Tui calls for simplification of Package Travel Directive

Tui calls for simplification of Package Travel Directive

Regulators are today being urged by Tui Travel to simplify the Package Travel Directive to make it easier to understand for both customers and the industry.

Europe’s largest travel group is calling for two clear categories of package holiday cover – full cover and no cover – with all of the so called ‘Assisted Travel Arrangements’ treated as full packages.

Group legal director Mike Bowers is expected to make the comments this morning at a Travel Weekly Business Breakfast.

Tui wants the Council of Ministers and European Parliament to make the change to prevent confusion.

It is calling for greater clarity and simplification of the directive and a “level playing field” across the industry for all of those involved in putting together more than one element of a holiday.

The company welcomes The European Commission’s proposal to expand the scope of cover for travellers who have booked package holidays, but is cautious about the proposed introduction of the ‘Assisted Travel Arrangements’ category.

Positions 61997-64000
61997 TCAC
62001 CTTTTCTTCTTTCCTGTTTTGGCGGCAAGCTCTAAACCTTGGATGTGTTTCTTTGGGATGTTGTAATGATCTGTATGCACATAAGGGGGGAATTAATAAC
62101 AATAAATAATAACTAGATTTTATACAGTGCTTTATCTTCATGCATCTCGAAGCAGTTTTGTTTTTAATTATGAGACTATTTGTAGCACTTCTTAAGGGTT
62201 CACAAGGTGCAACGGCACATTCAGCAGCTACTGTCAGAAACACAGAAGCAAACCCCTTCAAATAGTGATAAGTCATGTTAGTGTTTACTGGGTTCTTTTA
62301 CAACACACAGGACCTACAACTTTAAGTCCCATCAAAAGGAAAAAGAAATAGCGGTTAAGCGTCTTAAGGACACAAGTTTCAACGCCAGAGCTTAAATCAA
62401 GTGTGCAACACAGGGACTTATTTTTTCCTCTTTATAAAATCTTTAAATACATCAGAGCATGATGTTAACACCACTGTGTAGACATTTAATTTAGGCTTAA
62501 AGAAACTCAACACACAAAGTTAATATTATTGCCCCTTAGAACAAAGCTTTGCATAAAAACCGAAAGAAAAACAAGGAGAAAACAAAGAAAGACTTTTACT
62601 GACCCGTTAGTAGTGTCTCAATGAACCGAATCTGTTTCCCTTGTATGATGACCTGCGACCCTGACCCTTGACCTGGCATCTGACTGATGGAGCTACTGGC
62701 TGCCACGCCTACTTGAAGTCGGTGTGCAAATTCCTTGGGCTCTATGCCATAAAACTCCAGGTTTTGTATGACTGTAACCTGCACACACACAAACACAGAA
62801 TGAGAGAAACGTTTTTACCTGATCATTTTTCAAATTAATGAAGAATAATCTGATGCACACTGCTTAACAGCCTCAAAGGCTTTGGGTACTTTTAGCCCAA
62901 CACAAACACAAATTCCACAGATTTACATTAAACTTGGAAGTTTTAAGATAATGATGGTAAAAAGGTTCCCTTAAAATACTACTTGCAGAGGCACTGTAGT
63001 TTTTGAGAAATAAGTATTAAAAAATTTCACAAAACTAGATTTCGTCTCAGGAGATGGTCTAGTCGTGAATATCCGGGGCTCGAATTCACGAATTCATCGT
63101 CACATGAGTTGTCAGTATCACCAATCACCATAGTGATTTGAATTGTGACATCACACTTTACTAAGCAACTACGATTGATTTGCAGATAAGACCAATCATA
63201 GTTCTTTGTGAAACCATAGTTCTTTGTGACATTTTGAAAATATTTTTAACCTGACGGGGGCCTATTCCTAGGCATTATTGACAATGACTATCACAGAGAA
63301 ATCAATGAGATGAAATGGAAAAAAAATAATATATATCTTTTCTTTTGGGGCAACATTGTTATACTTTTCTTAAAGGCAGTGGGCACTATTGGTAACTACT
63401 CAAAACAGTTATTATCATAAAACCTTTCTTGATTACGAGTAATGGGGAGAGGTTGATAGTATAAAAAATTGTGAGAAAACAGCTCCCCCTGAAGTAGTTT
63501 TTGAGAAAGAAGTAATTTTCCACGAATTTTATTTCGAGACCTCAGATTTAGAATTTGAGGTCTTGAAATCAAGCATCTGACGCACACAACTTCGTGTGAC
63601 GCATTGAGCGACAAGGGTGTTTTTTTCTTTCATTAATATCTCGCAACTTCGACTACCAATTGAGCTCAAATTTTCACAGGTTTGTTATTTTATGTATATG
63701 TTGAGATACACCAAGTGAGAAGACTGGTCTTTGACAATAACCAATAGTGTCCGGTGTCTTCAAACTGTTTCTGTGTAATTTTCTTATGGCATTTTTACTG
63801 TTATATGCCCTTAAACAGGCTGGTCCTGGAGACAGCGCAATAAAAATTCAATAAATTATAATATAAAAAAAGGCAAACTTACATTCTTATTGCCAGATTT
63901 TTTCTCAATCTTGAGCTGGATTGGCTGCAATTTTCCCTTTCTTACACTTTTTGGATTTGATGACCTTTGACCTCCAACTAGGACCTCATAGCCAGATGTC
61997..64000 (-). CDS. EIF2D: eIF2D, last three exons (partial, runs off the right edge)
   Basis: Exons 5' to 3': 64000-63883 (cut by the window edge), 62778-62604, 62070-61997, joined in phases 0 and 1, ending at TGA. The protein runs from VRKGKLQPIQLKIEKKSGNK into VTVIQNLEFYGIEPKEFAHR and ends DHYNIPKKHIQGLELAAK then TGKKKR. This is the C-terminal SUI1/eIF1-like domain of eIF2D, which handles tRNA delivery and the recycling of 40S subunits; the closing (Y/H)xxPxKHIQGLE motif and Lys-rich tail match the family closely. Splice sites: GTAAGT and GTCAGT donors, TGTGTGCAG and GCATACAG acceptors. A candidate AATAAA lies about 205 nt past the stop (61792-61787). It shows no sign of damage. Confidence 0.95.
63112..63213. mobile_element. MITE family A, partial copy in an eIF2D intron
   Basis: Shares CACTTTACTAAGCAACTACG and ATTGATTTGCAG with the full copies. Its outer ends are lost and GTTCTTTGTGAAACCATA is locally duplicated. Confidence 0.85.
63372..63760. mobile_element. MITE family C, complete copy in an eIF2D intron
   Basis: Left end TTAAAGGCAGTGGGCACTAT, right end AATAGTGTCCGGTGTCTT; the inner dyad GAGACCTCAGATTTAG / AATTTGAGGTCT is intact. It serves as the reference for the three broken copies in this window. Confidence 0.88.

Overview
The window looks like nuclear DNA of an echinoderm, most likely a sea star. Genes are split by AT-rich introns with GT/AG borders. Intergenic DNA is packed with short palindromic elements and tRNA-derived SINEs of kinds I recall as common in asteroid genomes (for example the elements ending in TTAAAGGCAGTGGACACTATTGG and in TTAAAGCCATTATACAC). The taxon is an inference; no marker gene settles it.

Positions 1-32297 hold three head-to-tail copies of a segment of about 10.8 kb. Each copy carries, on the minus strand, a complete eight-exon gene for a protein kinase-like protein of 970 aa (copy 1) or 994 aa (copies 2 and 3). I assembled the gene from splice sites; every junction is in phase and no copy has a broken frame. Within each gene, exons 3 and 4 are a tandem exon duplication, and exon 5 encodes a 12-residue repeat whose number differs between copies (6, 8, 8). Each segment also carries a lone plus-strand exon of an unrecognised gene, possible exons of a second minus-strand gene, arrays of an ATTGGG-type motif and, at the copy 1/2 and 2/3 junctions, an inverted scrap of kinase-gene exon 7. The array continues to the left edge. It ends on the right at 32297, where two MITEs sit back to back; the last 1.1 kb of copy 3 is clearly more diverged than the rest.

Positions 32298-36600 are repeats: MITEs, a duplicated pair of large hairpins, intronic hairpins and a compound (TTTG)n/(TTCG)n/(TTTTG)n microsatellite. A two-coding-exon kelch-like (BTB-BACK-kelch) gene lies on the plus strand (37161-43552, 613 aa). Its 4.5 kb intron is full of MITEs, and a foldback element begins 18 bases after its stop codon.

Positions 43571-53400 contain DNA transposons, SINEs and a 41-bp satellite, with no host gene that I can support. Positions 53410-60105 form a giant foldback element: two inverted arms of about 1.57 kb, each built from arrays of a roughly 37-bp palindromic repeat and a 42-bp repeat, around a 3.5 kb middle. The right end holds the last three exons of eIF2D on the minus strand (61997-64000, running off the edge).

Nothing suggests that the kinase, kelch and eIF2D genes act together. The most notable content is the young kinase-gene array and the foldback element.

Tui fears this new category risks creating even more confusion among customers and the travel industry over who is covered and the level of protection.

Bowers is expected to say: “There are plenty of customers out there now who are unknowingly booking holidays without protection.

“We believe that it is important for travellers to be protected but it should be clear and simple to avoid confusion.

“The European Commission is looking into this to ensure more people are in scope and they have mostly done a good job proposing to expand the scope so if it broadly resembles a holiday, it’s a package.

“Yet the introduction of another category, Assisted Travel Arrangements, adds complexity.

“It is also difficult to understand what’s really within it or even what it really means. This is confusing for customers and industry.”

Tui argues that the directive as it stands does not incorporate the vastly different ways people book their holidays nor the multiple providers involved in delivering a package holiday.

Introduced in 1990, the directive was created at a time before the internet was widely used and when no low-cost carriers existed, and is therefore universally recognised as out of date.

Over the years fewer travellers have been protected as it failed to keep up with the changing nature of the travel landscape and the broadening definition of a package holiday.


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